Value of Work: Bargaining, Job-Satisfaction, and Taxation in a Simple GE Model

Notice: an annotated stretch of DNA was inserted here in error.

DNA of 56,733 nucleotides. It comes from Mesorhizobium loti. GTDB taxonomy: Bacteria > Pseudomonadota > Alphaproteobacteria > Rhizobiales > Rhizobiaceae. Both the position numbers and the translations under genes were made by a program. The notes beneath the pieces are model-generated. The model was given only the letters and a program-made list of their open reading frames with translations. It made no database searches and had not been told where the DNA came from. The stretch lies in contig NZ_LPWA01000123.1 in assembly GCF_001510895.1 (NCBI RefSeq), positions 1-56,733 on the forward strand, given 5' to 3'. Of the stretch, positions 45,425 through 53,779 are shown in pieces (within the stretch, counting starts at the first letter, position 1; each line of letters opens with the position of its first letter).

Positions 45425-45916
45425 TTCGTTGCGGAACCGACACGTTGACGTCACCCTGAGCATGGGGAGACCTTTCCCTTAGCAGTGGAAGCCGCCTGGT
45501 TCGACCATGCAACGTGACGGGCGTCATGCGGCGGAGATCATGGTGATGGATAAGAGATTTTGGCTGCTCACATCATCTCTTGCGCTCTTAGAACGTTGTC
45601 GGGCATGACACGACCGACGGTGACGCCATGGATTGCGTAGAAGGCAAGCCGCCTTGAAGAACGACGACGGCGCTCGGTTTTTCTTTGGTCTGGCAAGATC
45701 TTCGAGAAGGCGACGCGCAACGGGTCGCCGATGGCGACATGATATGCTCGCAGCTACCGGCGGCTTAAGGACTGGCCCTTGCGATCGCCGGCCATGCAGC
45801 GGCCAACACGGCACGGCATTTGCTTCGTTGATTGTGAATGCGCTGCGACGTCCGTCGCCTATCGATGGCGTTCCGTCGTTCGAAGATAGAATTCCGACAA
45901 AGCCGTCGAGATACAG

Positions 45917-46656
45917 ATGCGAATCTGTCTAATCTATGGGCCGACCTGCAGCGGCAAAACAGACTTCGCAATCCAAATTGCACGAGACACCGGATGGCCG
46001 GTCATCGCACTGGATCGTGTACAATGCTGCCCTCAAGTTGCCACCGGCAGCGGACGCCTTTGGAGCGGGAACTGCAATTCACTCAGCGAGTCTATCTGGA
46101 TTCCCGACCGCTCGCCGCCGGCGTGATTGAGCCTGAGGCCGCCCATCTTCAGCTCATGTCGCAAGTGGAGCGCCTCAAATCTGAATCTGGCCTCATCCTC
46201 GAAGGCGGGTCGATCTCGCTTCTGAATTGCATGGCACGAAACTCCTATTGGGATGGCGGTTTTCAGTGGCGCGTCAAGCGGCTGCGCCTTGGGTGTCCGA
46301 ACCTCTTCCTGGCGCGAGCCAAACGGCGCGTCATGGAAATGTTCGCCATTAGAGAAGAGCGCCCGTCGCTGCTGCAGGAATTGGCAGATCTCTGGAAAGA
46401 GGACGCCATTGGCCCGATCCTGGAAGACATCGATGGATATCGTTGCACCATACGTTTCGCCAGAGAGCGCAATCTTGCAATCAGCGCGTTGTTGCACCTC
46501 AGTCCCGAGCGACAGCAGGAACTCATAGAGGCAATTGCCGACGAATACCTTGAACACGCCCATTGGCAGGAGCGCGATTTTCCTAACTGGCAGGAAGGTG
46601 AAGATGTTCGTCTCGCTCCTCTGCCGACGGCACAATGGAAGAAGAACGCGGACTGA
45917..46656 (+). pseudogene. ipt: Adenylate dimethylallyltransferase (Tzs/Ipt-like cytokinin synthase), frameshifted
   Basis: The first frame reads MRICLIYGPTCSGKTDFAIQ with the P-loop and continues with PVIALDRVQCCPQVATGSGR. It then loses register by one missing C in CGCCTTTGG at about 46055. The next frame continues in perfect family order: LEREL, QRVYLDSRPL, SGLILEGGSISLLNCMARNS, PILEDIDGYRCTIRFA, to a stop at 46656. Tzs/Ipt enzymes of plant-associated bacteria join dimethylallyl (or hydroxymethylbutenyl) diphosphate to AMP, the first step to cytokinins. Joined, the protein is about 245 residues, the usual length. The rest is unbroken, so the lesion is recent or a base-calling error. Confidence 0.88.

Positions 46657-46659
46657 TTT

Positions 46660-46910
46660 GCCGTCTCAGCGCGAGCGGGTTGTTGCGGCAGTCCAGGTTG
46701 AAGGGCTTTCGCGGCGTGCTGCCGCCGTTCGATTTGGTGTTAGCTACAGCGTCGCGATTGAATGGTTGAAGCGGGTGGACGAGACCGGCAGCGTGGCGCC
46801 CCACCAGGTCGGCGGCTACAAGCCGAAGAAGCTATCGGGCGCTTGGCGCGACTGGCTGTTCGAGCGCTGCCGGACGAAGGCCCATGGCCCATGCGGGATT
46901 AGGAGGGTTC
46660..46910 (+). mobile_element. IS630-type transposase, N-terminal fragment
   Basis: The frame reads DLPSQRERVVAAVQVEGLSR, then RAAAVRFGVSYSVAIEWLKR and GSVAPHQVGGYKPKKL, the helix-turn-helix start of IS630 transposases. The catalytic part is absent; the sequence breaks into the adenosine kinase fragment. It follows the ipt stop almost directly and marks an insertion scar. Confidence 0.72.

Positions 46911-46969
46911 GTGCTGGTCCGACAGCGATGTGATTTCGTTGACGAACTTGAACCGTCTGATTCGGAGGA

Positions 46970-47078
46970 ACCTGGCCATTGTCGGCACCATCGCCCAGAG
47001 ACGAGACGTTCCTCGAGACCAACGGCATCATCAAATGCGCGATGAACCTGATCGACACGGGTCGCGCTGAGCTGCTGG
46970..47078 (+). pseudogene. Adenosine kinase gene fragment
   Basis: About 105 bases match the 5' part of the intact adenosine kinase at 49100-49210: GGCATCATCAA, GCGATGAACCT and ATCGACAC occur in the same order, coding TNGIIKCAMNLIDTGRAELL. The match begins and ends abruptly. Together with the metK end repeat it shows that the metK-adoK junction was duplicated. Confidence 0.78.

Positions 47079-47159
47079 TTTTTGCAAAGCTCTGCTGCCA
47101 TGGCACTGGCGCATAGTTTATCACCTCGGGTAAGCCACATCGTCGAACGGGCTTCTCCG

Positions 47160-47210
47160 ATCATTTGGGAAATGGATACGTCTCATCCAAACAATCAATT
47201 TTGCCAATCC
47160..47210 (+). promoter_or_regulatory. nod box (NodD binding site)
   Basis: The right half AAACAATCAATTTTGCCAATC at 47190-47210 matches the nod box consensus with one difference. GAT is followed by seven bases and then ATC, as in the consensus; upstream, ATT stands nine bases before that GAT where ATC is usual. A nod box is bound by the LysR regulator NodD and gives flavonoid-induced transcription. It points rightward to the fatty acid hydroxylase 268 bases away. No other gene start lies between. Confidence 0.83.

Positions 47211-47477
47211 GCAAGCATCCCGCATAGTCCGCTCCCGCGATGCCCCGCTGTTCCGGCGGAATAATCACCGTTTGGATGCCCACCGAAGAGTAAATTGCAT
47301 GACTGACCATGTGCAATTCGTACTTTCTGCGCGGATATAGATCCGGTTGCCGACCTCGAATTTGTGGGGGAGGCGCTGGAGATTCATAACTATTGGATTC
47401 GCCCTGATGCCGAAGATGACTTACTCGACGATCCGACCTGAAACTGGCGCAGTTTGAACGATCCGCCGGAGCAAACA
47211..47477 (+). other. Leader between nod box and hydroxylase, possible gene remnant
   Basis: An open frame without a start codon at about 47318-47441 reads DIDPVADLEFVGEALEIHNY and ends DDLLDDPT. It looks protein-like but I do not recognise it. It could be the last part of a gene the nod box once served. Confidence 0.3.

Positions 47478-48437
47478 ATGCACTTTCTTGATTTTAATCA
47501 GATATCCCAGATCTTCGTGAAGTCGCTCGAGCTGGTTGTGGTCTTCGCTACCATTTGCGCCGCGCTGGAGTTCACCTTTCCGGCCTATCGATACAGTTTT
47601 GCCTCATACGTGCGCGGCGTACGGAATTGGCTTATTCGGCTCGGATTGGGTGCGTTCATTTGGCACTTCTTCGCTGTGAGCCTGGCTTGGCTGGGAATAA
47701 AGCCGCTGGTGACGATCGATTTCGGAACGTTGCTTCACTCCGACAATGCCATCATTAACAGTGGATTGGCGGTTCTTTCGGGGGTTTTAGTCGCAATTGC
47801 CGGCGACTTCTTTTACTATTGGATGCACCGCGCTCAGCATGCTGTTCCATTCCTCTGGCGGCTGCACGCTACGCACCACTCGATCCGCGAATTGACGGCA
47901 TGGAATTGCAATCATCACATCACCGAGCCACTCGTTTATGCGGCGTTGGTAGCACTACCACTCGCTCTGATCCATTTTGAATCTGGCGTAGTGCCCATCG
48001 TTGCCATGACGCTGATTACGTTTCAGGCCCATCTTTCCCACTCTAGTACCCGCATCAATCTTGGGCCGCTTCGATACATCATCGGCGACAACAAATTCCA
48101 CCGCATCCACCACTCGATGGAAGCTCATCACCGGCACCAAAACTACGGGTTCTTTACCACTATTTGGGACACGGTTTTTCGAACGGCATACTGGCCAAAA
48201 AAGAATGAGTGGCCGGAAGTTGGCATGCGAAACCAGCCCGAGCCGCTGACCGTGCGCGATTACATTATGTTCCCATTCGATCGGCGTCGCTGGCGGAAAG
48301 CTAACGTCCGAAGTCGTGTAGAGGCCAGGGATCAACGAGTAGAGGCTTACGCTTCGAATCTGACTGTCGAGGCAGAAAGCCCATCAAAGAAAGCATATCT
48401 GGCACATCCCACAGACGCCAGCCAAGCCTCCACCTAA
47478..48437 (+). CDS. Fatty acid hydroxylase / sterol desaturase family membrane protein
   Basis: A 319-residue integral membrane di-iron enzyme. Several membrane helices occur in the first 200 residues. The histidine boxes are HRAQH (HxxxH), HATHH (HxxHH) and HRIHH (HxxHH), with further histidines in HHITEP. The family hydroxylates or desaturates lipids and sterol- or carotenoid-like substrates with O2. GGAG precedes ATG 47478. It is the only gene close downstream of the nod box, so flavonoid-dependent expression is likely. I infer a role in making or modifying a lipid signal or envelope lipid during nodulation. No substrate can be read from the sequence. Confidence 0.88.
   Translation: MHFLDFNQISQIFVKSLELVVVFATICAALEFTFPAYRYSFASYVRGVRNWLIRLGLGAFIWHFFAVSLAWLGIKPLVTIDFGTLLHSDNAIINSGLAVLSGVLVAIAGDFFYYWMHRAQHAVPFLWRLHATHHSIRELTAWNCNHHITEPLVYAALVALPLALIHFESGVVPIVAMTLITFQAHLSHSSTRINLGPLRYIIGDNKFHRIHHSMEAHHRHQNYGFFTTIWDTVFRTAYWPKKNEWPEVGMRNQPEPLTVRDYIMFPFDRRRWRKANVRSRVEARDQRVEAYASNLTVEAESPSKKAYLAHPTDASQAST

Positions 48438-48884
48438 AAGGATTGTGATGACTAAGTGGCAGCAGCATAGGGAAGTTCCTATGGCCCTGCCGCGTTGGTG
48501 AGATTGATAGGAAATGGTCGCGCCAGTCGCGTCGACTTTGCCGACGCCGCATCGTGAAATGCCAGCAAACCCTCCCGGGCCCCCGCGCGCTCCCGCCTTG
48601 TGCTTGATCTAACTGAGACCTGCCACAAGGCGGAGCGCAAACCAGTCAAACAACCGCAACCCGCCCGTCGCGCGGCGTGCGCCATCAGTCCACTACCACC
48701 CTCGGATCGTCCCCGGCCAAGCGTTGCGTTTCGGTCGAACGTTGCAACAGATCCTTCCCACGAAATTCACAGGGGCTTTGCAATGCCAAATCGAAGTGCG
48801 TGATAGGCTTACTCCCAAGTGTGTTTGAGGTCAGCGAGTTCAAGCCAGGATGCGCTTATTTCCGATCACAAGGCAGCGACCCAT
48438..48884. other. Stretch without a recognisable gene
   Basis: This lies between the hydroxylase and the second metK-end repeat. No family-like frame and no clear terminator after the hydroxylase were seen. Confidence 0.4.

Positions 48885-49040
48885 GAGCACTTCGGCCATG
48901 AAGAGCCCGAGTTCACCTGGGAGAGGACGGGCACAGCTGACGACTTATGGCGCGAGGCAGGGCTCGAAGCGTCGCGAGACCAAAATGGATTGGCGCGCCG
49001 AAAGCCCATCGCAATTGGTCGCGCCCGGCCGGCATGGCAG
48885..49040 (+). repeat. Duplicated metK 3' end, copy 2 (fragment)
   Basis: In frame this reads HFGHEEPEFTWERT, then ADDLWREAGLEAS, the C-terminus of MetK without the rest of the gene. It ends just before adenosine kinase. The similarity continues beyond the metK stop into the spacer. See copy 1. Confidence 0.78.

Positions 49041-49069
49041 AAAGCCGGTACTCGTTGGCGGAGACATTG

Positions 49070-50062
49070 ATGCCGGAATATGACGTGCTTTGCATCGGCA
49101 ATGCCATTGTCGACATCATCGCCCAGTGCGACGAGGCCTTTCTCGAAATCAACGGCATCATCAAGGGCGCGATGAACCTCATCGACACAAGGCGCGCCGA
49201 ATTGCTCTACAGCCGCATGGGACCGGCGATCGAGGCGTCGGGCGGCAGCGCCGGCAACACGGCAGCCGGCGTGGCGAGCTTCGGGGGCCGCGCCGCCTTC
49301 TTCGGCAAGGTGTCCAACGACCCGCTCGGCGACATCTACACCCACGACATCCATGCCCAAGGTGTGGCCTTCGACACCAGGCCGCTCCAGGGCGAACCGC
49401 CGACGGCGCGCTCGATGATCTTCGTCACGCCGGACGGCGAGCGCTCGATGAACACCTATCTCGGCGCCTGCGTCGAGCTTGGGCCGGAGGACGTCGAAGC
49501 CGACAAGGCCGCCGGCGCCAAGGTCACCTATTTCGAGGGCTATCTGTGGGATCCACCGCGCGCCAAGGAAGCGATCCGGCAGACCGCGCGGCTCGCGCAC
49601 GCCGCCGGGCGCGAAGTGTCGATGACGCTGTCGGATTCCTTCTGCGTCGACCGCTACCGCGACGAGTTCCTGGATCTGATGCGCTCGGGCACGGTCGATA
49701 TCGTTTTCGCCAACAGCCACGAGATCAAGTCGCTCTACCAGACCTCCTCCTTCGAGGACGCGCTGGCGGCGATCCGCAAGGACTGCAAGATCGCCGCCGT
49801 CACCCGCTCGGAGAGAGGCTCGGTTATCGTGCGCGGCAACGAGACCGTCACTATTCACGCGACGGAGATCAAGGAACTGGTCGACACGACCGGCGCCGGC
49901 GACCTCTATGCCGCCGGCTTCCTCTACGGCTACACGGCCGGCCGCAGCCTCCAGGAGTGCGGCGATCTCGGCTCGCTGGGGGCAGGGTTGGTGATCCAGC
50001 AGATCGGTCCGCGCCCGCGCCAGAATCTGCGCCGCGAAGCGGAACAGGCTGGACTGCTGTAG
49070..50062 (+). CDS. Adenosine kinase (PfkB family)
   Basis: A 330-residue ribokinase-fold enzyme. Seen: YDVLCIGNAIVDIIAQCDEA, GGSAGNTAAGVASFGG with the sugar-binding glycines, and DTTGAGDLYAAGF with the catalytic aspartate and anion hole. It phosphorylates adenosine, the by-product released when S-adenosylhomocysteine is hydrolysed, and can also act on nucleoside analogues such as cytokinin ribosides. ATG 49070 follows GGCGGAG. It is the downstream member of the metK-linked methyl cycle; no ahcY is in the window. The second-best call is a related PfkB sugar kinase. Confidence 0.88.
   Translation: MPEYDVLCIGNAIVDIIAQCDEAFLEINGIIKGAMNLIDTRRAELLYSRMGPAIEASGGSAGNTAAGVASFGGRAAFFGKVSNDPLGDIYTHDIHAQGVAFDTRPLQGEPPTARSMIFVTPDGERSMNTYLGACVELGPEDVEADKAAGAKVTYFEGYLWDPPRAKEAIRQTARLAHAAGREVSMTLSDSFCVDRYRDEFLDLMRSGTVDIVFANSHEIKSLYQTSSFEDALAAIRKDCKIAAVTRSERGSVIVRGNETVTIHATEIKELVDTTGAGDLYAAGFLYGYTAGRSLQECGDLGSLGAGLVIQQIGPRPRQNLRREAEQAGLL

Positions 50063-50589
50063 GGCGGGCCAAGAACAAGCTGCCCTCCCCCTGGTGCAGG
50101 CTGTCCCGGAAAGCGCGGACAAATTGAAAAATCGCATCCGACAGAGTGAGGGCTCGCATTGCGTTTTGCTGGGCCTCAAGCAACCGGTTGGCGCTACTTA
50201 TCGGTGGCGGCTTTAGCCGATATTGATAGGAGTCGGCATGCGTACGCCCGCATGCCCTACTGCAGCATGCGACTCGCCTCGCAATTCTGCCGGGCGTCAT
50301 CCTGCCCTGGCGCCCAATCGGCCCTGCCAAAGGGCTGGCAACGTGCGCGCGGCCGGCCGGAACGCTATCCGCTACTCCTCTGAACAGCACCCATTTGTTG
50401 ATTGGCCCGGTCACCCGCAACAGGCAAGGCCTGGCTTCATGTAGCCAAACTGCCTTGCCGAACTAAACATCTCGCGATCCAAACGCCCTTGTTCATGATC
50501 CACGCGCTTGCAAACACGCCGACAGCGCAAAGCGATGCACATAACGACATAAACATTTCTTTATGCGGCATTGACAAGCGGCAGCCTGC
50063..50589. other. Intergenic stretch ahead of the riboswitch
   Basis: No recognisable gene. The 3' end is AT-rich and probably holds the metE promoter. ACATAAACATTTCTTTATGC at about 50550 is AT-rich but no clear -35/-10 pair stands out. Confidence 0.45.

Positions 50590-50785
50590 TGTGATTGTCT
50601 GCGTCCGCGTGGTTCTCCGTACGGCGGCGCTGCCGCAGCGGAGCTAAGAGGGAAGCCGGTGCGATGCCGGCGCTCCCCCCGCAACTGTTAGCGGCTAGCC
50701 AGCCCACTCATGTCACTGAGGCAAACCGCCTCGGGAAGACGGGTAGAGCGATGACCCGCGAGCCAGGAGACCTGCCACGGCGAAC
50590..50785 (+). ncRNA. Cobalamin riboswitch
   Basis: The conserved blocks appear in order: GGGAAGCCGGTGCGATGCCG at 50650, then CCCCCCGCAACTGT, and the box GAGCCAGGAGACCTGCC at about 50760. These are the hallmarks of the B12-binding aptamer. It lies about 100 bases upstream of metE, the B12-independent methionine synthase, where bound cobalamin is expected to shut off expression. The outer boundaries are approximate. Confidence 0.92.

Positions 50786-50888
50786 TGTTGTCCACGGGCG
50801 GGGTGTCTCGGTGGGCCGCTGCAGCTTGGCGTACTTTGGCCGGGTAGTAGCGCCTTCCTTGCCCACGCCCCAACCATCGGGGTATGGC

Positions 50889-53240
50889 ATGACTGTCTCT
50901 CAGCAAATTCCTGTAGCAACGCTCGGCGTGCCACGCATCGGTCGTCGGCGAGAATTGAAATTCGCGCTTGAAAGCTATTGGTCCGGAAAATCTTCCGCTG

Job-satisfaction as a component of workers' utility has been strangely neglected, with work usually regarded as reducing utility and the benefits of leisure. This is contradicted by many empirical studies showing that unemployment is a major cause of unhappiness, even when income is controlled for. Here we develop a simple model where job-satisfaction is non-contractible but can be included in extended collective bargaining when workers participate in management, but employment is still chosen to maximise profit. Including taxation to fund unemployment benefits and public goods, we show that switching from traditional bargaining over wages to extended (but still second-best) bargaining can generate a Pareto welfare improvement.
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